For Midi Olympique, the publication in question, the big story was not current Scotland head coach Gregor Townsend applying to become France’s attack coach after the Rugby World Cup. It was Pierre Mignoni’s decision to rule himself out of the job and remain with Toulon. Townsend’s candidacy is discussed further down, along with that of Gonzalo Quesada, the coach of Stade Francais. But what were mere ripples in France are likely to become crashing waves in Scotland where the end of an era is fast approaching.
This was the clearest indication yet that Townsend’s tenure will end after the World Cup. No coach has been in charge of Scotland for longer since the sport turned professional and none has a better win rate. The problem, though, is the timing. No one would deny that the Gala man is entitled to take steps to secure future employment if his contract with the SRU is not to be renewed after the World Cup, but to be courting a rival nation so close to the tournament is not a good look.
Eight months from now, Scotland will face an almighty showdown with holders South Africa in Marseille in their opening Pool B fixture. It has the potential to shape the campaign and yet the Scottish coaching team appears to be unravelling. Rumours of an early exit for AB Zondagh emerged on Friday and his departure was confirmed on Monday. Farewell, then, to the man hired to pep up Scotland’s attack at the World Cup. More concerning, of course, is Townsend’s status. It is hard to escape the impression that the head coach’s authority will be undermined by the revelation that he has “presented his candidacy” to the French federation. Does he now assume lame duck status? You would like to think the playing group has enough respect for the boss to make his link with France irrelevant but there was evidence of cracks last year.
The unauthorised night out in Edinburgh after the win over Italy cast a cloud over the end of the Six Nations and the inexplicable decision to exclude Finn Russell from his original Autumn Nations Series squad suggested all was not well between coach and stand-off. An injury to Adam Hastings led to Russell’s recall and the stand-off leapfrogged Blair Kinghorn into the starting line-up for the matches against New Zealand and Argentina, but it was a selection based on circumstance. Townsend took time to praise Russell after both games, yet the stand-off is surely pivotal to the team’s hopes in a World Cup group that not contains the defending champions but also the number one ranked team in the world, Ireland, as well as Tonga and Romania.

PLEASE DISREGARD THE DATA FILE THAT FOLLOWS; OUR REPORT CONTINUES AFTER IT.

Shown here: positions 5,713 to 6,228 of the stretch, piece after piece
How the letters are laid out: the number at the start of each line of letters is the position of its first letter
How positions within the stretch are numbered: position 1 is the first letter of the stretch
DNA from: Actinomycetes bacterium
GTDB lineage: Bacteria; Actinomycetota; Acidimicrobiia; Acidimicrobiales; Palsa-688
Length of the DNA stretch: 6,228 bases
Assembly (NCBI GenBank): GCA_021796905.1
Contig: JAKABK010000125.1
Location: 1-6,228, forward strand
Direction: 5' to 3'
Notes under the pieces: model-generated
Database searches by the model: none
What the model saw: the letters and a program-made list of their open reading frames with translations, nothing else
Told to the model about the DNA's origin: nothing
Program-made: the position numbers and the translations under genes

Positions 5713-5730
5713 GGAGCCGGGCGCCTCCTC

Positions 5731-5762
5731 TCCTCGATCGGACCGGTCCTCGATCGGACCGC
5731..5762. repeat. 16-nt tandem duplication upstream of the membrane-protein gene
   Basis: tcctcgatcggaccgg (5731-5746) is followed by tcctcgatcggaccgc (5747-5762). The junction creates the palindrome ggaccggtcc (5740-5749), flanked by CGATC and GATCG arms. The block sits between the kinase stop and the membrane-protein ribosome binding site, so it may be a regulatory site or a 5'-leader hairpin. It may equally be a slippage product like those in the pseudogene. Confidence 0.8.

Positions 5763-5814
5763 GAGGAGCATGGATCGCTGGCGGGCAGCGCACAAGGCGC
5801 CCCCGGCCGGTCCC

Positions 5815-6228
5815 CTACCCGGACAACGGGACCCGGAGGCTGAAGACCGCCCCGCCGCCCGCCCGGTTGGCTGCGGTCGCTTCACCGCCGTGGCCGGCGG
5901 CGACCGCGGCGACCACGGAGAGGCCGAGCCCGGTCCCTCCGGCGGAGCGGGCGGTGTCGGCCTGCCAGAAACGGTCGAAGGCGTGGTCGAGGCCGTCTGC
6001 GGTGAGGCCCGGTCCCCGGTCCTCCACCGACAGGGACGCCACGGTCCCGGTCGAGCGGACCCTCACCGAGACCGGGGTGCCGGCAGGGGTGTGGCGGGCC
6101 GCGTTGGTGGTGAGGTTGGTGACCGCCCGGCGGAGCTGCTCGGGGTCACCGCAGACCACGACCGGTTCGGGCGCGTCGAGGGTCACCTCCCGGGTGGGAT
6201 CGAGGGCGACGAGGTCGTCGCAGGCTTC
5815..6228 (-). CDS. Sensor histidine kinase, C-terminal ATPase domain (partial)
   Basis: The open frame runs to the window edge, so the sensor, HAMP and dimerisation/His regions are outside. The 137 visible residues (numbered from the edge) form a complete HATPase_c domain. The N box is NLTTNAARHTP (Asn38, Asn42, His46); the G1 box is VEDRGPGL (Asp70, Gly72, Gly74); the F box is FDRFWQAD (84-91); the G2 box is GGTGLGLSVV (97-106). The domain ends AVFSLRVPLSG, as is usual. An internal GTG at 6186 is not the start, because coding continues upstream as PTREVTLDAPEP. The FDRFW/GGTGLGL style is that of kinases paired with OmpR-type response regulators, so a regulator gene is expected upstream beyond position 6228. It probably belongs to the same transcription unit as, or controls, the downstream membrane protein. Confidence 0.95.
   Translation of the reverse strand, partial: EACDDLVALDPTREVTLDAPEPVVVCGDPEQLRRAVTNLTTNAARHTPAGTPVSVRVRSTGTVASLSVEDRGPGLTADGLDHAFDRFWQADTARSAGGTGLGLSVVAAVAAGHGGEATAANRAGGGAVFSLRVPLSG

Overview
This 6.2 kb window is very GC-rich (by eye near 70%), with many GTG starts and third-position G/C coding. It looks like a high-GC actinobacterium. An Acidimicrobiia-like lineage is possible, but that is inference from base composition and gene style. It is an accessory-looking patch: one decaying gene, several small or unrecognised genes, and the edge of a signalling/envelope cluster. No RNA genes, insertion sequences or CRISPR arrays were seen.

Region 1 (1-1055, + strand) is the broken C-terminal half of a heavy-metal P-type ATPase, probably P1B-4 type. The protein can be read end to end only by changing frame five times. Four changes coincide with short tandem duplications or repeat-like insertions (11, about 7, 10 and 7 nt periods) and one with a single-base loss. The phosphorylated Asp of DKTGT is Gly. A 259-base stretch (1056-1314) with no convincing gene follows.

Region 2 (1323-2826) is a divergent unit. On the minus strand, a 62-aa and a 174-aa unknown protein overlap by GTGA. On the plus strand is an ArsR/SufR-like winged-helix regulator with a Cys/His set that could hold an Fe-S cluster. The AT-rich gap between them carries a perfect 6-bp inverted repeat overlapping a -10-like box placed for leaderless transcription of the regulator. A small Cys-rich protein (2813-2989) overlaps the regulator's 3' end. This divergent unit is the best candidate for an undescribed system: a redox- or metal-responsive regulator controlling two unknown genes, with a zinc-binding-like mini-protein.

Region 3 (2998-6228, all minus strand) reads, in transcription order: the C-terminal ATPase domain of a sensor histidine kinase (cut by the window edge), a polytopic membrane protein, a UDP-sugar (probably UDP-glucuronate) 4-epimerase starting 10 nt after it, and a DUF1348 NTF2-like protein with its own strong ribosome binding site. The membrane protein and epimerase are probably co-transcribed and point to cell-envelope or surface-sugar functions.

Whether Townsend sees it that way is uncertain but he can’t fail to have been impressed by Russell, particularly against Argentina where he produced a bravura performance in the 52-29 win. The manner of the victory offered hope for 2023 but the coach’s alleged dalliance with France has deflating potential. It will certainly cast a cloud over his Six Nations squad announcement, which is due to take place next week and likely to be dominated by questions about his future.
While the World Cup is the main event of the year, Townsend has gone out of his way to stress how important this Six Nations is in its own right and not as a mere warm-up for the autumn jamboree in France. None of this is good for Scotland and you wonder what Townsend’s paymasters make of it all. While the coach looks to be eyeing pastures new, Mark Dodson is continuing in his role as Scottish Rugby chief executive until June 2025 at least. The board of Scottish Rugby was unanimous in its decision last summer to extend by a further 18 months Dodson’s contract, which had been due to end in December 2023.
Dodson has been in post for over 11 years and is well used to hiring and firing. He is likely casting the net wide but obvious candidates to replace Townsend are in short supply. Mike Blair was seen by many as a natural successor but his Edinburgh reign is still in its infancy. Franco Smith is making great strides at Glasgow Warriors but he too is at the start of a project. Dodson is more likely to look abroad but whoever replaces Townsend will have a tough act to follow.
His Test record since taking charge in summer 2017 is: played 61, won 33, drawn one and lost 27 for a win rate of 54 per cent, better than any of his predecessors in the pro era. He has enjoyed conspicuous success against England, winning three and drawing one of five Calcutta Cup encounters (including a rare victory at Twickenham). He has also ended long winless away runs against Wales and France, as well as beating Australia home (twice) and away. The group stage exit at the 2019 World Cup was a major disappointment but Townsend’s alleged link with France shouldn’t define his reign.
And he should probably be glad he is not in football. Bobby Robson was castigated by the English tabloid press when it emerged he had negotiated a new job for himself after the 1990 World Cup in Italy. Robson’s contract was due to expire after Italia 90 but when news leaked out before the tournament that he had got the gig at PSV Eindhoven all sorts of opprobrium was unleashed. The redoubtable Robson responded by guiding England to the World Cup semi-finals, their best performance since 1966, before setting sail for continental Europe to resume a successful career in club management. A similar outcome for Townsend and Scotland in France in the autumn would certainly soothe some fevered brows.